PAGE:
Indianapolis is a surprising melting-pot city full of different neighborhoods, each with a unique personality and culture all its own, and all brimming with the state’s trademark Hoosier hospitality. Here’s a quick rundown of some of Indy’s most notable nooks and crannies to explore, and a few ideas on what to do and see once you get there.
One of four main diagonal thoroughfares radiating out from the city’s urban core, the Massachusetts Avenue cultural district—or Mass Ave for short—proposes trendy terrain for sophisticated condo living and plenty of options for dining, shopping, and bar hopping. Old National Centre at the statuesque Murat Temple hosts live music performances and touring Broadway productions. Make a stop at Rathskeller, in the historic Athenaeum building across the street, before or after a show for authentic German beer and cuisine.
The busy Monon Trail and a lovely canal run through this scenic north-central village, offering easy access by bike or on foot to eclectic boutiques, coffee shops, restaurants, and the adorable residential bungalows that define the community. The Broad Ripple Brewpub holds rank as the first establishment of its kind in Indiana and the oldest brewery in the state. Meanwhile, a collection of dance clubs anchored by the Vogue, a 1938 theater-turned-live-music venue, makes Broad Ripple popular among younger crowds that love the nightlife.
Historic Irvington took shape around the Old National Road on Indy’s east side in the 1870s, and its friendly neighborhood vibe makes it a popular spot for young families. Spend some time visiting the local eateries, groovy stores, and enjoying the handsome collection of Italianate, Victorian, Queen Anne, and Arts & Crafts-style homes. If you’re lucky enough to visit around Halloween, Irvington seriously does it up right with a beloved annual festival that includes a parade, ghost tours, and other spooky activities. Jockamo Upper Crust honors local Indianapolis son and famed author Kurt Vonnegut with a five-meat “Slaughterhouse Five” pizza.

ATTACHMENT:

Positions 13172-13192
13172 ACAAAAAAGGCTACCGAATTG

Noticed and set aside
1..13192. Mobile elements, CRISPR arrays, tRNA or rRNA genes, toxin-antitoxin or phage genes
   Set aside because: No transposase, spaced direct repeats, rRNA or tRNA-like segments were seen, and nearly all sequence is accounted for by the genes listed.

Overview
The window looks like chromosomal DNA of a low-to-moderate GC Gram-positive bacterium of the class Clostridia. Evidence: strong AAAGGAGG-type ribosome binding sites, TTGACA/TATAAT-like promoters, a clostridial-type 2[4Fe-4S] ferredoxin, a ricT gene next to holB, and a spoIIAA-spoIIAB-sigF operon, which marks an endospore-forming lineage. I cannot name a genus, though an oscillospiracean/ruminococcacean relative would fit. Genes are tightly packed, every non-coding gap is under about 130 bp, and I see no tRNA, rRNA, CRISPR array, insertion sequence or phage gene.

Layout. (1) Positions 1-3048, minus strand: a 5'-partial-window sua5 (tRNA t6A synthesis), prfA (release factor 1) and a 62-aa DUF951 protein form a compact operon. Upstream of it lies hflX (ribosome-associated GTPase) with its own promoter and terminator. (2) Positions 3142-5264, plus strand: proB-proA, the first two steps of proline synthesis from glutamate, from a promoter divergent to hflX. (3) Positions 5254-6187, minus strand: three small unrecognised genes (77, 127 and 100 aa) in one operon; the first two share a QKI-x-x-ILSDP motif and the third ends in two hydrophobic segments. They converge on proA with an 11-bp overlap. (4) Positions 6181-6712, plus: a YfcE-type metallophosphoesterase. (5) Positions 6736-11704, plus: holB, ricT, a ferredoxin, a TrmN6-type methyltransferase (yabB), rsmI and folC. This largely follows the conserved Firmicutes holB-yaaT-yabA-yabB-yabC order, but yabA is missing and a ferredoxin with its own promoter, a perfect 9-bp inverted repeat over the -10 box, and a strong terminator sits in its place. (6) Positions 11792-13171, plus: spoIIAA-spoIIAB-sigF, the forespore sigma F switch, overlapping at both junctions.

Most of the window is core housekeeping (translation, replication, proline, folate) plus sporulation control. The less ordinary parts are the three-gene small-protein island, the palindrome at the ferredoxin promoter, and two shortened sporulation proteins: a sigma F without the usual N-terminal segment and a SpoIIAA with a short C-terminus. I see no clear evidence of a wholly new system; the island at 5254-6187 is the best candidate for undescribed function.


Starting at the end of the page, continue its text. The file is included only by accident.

Fountain Square and Fletcher Place
These funky side-by-side communities bleed into each other just to the southeast of downtown along the Indianapolis Cultural Trail, housing a diverse selection of eateries serving global cuisine, cozy local cafes, craft breweries and edgy intimate music venues. The Fountain Square Theatre is the centerpiece of the district, housing two duckpin bowling alleys, restaurants, and event space. Take a pit stop to check out Idle Park, a tiny urban park overlooking the highway where I-70 splits from I-65.
This developing downtown area rises up from the former site of Market Square Arena like a phoenix, now boasting sleek condos and serving as the city’s mass transit epicenter anchored by the Julia M. Carson Transit Center and the Indy Bike Hub (the only bicycle parking garage of its kind in the country). Since 1886, the Indianapolis City Market has been a beloved community gathering space; these days, housing 25 food vendors under one roof and a network of underground catacombs in addition to hosting a seasonal outdoor farmer’s market on Wednesday afternoons through the summer months.
Rows of lovingly maintained Victorian homes (most of which date back to the 1890s), fountains, and esplanades populate this graceful several-block stretch just east of downtown in what was considered Indy’s first planned residential “suburb.” The neighborhood remains mainly residential, but Beholder, a high-end restaurant, and nearby hole-in-the-wall taverns, grocery stores, and shops draw visitors, as does a busy summer flea market held each year on the first weekend in June.
With charming streets lined with a winning mix of historic homes and new construction, the Old Northside is one of Indy’s oldest and most storied neighborhoods. History buffs can tour the Benjamin Harrison Presidential Site and the historic Morris-Butler House Museum for a dose of culture. Those who can’t get enough can book a room at one of several local inns and stroll over to the Harrison Center for an open-house tour of resident arts studios and galleries on the First Friday of every month.
On April 4, 1968, Robert F. Kennedy announced the death of Dr. Martin Luther King Jr. to a campaign crowd that was gathered to hear him speak in downtown Indianapolis. His calming words that fateful night are credited with preventing the riots and violence that broke out in other cities across America as news of the assassination spread. Today, a memorial stands on the site of that momentous event, along with a public park space, nearby loft-style apartments, and a growing commercial presence.
Fall Creek Place
Everything old is new again in Fall Creek Place. This up-and-coming urban district is busy reinventing old residential structures as modern new homes that appeal to everyone from young professionals and empty nesters. Close to the Monon Trail and boasting several parks and green spaces, the neighborhood is also home to commercial development that includes the Goose the Market deli, and the Koelschip craft beer bar.
Its own independent municipality within the larger Indianapolis community, Speedway is home to the world-renowned Indianapolis Motor Speedway and a roster of businesses that live and breathe Indy’s auto racing culture. The IMS is worth touring any time of year even if there’s not a big race going on, and Main Street proposes additional attractions like Speedway Indoor Karting, microbreweries, restaurants, wineries, and distilleries